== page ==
We examine the multiscale influence of environmental and hydrological features of the riverine landscape on spatial and temporal variation in fish assemblages in eastern Australia. Multiresponse artificial neural network models provided accurate predictions of fish assemblages in the Mary River based on species presence–absence data (mean Bray–Curtis similarity between predicted and observed composition = 84%) but were less accurate when based on species relative abundance or biomass (mean similarity = 62% and 59%, respectively). Landscape- and local-scale habitat variables (e.g., catchment area and riparian canopy cover) and characteristics of the long-term flow regime (e.g., variability and predictability of flows) were more important predictors of fish assemblages than variables describing the short-term history of hydrological events. The relative importance of these variables was broadly similar for predicting species occurrence, relative abundance, or biomass. The transferability of the Mary River predictive models to the nearby Albert River was high for species presence–absence (i.e., closer match between predicted and observed data) compared with species abundances or biomass. This suggests that the same landscape-scale features are important determinants of distribution of individual species in both rivers but that interactions between landscape, hydrology, and local habitat features that collectively determine abundance and biomass may differ.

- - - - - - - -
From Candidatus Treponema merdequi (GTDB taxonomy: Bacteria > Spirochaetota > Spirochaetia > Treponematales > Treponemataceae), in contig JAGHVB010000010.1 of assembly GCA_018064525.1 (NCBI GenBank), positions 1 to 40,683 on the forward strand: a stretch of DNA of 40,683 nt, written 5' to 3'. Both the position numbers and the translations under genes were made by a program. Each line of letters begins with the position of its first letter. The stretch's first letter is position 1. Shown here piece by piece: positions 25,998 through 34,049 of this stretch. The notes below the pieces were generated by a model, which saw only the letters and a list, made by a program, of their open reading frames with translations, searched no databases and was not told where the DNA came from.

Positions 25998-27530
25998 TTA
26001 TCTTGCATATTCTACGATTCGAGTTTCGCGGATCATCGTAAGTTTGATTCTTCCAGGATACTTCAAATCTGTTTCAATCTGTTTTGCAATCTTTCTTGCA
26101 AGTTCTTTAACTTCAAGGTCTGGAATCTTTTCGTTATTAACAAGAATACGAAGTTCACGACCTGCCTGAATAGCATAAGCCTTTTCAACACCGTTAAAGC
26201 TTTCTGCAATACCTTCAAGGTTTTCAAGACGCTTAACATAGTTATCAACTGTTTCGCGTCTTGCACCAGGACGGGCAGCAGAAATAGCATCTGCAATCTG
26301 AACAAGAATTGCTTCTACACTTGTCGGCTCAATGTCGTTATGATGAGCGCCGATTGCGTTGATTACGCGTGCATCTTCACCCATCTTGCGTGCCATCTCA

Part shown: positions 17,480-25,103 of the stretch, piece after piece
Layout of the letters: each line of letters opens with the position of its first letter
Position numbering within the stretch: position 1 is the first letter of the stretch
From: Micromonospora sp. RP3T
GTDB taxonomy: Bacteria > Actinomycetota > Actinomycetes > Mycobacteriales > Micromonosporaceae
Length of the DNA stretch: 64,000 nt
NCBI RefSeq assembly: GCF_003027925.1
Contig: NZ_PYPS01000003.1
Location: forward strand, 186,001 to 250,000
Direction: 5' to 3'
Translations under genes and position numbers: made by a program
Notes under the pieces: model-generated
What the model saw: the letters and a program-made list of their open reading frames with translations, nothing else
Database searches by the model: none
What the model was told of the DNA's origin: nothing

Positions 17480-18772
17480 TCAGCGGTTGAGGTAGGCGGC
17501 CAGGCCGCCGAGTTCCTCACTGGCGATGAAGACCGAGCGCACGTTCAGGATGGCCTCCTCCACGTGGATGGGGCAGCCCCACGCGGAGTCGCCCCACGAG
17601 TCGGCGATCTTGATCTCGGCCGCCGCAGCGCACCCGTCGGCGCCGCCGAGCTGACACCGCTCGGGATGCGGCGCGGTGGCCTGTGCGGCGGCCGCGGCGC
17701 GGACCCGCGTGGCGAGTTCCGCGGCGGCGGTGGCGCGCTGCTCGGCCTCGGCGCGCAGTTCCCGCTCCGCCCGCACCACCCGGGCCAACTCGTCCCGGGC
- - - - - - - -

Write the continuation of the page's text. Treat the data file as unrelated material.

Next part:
|Number of pages
|Canadian Journal of Fisheries and Aquatic Sciences
|Published - 2007